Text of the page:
This is the true and amazing story of an old, non-descript suitcase, forgotten for many years in a dusty storage area of a cemetery. It was almost discarded. Inside was a treasure trove of family pictures, genealogy and precious memories . Who did it belong to? How was it forgotten in a cemetery of all places? How old is it? Could someone figure out who’s it was? Would a family member be thrilled to have it once again?
There was a high school diploma, letters, papers, priceless photographs, and clues of a life well lived. There was even a handmade needlepoint! Continue reading “Mystery: The Suitcase in the Cemetery”
To a kid, it was Chicago’s own“Field of dreams”.
It was a miniature version of a big league ballpark just like Comiskey or Wrigley Field. It was complete with lights for night games, a public address system, grandstands seating over 2400 northside fans, concessions, an electric outfield scoreboard, an announcer’s booth and more.
It was Thillen’s Stadium at 6404 North Kedzie Avenue, the generous gift of Mel G. Thillens I1914-1993) and his company, the Thillens Armored Car Check Cashing Company.
It was a place where some 17,000 kids could play Little League baseball every year at no cost.
And the deal was, if you could hit the sign of armored truck on top of the outfield scoreboard, you would win the $5000 savings bond. Three talented little leaguers did just that, hitting a baseball 300 feet. The place made kids feel that they were big league players at Wrigley or Comiskey. Continue reading “Win a $5000 Savings Bond!”
For decades, they all worked within the friendly confines of Wrigley field and were all an important part of our Chicago Cubs.
Continue reading “Four Chicago Cubs – Jack, Harry, Ernie, and Sollie”
The first was Len, born on February 15, 1927, loving son of Frank and Bronislawa “Bertha”. A native of Chicago, he graduated from Lane Technical High School. He was a World War II veteran.and drove a CTA bus for a time. He became a Chicago Police officer on September 21, 1953. In 1954, he was the first patrolman in the United States to use the now famous radar gun and the first to write a speeding ticket having used a radar device.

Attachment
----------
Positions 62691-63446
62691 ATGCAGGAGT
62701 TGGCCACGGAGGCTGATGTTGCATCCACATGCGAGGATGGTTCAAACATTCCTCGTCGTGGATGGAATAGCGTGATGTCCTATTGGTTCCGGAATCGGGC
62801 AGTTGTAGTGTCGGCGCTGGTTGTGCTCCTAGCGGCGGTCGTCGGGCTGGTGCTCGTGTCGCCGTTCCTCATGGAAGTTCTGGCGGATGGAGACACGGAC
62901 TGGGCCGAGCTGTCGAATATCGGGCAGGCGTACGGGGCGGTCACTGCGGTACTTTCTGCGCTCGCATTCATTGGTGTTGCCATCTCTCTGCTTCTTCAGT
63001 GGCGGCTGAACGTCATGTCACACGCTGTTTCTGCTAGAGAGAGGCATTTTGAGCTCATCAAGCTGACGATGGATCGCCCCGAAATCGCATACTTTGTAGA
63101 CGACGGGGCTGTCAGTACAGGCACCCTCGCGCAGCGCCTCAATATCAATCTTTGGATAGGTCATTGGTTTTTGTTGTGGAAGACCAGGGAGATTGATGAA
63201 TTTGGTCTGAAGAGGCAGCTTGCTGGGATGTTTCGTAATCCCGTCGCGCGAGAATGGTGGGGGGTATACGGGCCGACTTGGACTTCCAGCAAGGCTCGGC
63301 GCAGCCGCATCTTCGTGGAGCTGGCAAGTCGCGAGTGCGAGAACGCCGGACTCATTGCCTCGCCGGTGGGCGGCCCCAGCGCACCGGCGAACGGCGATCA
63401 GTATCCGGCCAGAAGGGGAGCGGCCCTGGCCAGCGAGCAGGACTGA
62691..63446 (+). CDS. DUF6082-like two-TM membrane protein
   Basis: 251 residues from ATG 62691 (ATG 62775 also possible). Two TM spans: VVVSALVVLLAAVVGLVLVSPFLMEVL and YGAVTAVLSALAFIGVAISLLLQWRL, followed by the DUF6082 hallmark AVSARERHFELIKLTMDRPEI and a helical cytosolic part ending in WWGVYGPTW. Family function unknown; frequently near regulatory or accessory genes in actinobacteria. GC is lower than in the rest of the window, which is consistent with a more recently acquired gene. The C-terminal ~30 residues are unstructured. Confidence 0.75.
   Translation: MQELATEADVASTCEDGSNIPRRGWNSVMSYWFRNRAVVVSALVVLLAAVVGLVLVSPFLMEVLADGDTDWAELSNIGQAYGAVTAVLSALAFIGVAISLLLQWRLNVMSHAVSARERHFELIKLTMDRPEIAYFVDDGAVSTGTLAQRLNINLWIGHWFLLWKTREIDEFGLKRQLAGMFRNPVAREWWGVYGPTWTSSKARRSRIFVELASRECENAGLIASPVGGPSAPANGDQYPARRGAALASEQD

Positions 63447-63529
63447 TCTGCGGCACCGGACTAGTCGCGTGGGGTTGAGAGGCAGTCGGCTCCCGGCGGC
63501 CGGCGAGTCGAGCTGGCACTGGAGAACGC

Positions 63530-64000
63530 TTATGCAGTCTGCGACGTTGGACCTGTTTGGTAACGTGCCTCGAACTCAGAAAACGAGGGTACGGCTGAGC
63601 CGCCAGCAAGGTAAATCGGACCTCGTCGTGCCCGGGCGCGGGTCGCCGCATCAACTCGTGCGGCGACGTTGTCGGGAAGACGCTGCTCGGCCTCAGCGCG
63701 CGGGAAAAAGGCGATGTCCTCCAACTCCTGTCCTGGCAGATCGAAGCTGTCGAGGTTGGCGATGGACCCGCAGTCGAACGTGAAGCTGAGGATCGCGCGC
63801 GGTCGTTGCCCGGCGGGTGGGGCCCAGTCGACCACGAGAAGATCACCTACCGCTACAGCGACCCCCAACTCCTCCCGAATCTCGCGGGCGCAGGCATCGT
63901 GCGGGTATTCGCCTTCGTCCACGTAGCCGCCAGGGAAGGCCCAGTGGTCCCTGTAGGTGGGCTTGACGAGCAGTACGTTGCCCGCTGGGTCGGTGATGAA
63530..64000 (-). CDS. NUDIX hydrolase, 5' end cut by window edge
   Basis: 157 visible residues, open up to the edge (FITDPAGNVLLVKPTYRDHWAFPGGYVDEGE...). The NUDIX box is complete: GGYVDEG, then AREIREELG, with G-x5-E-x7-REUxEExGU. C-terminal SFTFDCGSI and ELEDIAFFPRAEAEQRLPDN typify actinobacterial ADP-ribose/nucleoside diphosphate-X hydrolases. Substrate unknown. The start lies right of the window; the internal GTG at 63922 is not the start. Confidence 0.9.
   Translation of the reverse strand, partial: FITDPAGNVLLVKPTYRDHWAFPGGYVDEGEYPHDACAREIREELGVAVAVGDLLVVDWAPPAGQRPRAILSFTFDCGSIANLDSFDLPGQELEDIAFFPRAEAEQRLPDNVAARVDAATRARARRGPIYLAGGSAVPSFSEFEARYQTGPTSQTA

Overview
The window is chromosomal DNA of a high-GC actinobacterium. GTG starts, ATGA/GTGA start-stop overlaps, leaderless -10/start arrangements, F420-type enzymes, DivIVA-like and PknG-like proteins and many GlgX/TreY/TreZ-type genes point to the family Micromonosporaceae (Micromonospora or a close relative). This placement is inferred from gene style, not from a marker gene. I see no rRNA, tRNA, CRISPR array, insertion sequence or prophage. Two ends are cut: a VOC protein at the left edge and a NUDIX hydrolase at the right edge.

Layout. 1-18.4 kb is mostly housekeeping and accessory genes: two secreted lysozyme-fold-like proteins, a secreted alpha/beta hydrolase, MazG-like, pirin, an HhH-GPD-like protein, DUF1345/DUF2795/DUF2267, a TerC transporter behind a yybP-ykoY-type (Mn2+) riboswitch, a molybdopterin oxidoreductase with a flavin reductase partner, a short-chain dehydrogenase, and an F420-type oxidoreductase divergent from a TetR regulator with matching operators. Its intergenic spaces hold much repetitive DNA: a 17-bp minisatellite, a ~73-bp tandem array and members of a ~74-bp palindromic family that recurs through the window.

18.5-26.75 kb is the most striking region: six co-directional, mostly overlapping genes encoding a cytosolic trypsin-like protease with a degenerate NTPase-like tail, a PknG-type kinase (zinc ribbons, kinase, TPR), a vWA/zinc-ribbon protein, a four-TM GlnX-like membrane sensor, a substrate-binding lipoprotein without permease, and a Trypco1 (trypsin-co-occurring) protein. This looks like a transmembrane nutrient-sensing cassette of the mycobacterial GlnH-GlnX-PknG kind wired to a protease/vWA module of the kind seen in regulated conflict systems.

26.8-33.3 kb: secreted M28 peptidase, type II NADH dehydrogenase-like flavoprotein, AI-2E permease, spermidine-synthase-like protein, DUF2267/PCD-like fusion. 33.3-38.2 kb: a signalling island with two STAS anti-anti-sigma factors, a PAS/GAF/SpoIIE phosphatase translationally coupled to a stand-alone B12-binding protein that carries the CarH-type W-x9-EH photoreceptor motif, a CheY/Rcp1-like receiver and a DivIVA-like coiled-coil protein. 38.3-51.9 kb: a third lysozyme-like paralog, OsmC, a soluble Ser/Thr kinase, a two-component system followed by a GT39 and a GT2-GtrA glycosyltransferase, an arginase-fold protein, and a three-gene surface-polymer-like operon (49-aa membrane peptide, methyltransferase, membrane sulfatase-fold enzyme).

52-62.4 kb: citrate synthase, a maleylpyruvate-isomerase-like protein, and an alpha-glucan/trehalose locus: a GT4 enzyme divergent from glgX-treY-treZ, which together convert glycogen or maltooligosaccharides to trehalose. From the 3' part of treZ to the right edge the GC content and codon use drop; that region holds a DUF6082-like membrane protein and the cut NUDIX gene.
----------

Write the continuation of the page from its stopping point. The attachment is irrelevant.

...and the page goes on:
The second was Irv, born on May 5, 1919, loving son of Irwin and Magdalena, He like Len, was also a native of Chicago, a graduate of Lane Technical and a World War II veteran before joining the Chicago Police Department in 1948.
.Unless you are a Chicago-born senior citizen like myself, you may not have heard or remember them, but please continue reading. Discover what they really did for Chicago, and celebrate their lives. See why I decided to honor them together in this post. Continue reading “Flying with the Angels”
Born in Chicago 12 May 1905, he was Nellie O’Boyle’s son, He began his career in the 1928 Chicago Fire Department candidate class. He served in the Navy in World War II, He was decorated for heroism during a three-day battle against a fire on a tanker loaded with aviation fuel. . he then served just shy of 50 years with the Chicago Fire Department.
He proudly wore a battered helmet, who in a 1971 interview said “I wouldn’t trade it for a solid gold one. I have worn that helmet since it was given to me the first day I entered the fire academy as a recruit. It was my good luck charm.”
He invented a most innovative piece of fire fighting apparatus, the snorkel.
Continue reading “The Battered Helmet”
He was a larger than life American with much to say. His words went near and far every day until his death in 2009. His voice now silent, he is entombed in a modest family mausoleum in Section 49 of Forest Home Cemetery in Forest Park.
Born Tulsa Oklahoma in 1918 to Harry Harrison Aurandt, a policeman killed . Paul found his calling early in Tulsa, and later moved to Chicago to continue his craft. In addition to his chosen profession, he was an avid pilot. . He was a member of the Experimental Aircraft Association, but neither defines his talent that we know.
He woke every morning at 3:30AM in his River Forest home, followed the same daily routine, and then drove to downtown Chicago to his work. There he spoke to all of us in the heartland, serving enduring family values and the old-fashioned plain talk we once heard around the dinner table. Continue reading “The Rest of Paul Aurandt’s Story”
On the main road at section “O” of German Waldheim /Forest Home Cemetery sits a huge but unoccupied mausoleum. It was even wired for electricity, supposedly for interior lighting and even future outdoor lighting. Go figure!
The so called “Empty Mausoleum” was originally built and owned by Ernst Johann Lehmann, who established Chicago’s successful Fair department store in 1875. Continue reading “The “Empty Mausoleum” wired for Electricity”